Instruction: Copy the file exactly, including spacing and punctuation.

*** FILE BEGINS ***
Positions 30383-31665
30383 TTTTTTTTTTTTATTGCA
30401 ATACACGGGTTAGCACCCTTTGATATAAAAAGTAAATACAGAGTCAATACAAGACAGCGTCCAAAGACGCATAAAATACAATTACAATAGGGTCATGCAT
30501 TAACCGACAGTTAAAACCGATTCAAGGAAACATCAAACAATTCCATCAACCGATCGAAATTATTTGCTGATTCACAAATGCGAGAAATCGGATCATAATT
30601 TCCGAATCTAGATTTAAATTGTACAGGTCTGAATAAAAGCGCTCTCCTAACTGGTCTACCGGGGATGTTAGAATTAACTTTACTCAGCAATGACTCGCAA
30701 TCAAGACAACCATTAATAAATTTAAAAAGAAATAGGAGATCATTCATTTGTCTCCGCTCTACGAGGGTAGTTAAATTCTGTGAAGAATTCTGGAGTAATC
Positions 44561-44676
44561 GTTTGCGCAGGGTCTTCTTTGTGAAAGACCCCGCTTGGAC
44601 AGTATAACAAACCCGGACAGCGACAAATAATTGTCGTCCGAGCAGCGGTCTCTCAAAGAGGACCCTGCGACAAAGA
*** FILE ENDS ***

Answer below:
Positions 30383-31665
30383 TTTTTTTTTTTTATTGCA
30401 ATACACGGGTTAGCACCCTTTGATATAAAAAGTAAATACAGAGTCAATACAAGACAGCGTCCAAAGACGCATAAAATACAATTACAATAGGGTCATGCAT
30501 TAACCGACAGTTAAAACCGATTCAAGGAAACATCAAACAATTCCATCAACCGATCGAAATTATTTGCTGATTCACAAATGCGAGAAATCGGATCATAATT
30601 TCCGAATCTAGATTTAAATTGTACAGGTCTGAATAAAAGCGCTCTCCTAACTGGTCTACCGGGGATGTTAGAATTAACTTTACTCAGCAATGACTCGCAA
30701 TCAAGACAACCATTAATAAATTTAAAAAGAAATAGGAGATCATTCATTTGTCTCCGCTCTACGAGGGTAGTTAAATTCTGTGAAGAATTCTGGAGTAATC
Positions 44561-44676
44561 GTTTGCGCAGGGTCTTCTTTGTGAAAGACCCCGCTTGGAC
44601 AGTATAACAAACCCGGACAGCGACAAATAATTGTCGTCCGAGCAGCGGTCTCTCAAAGAGGACCCTGCGACAAAGA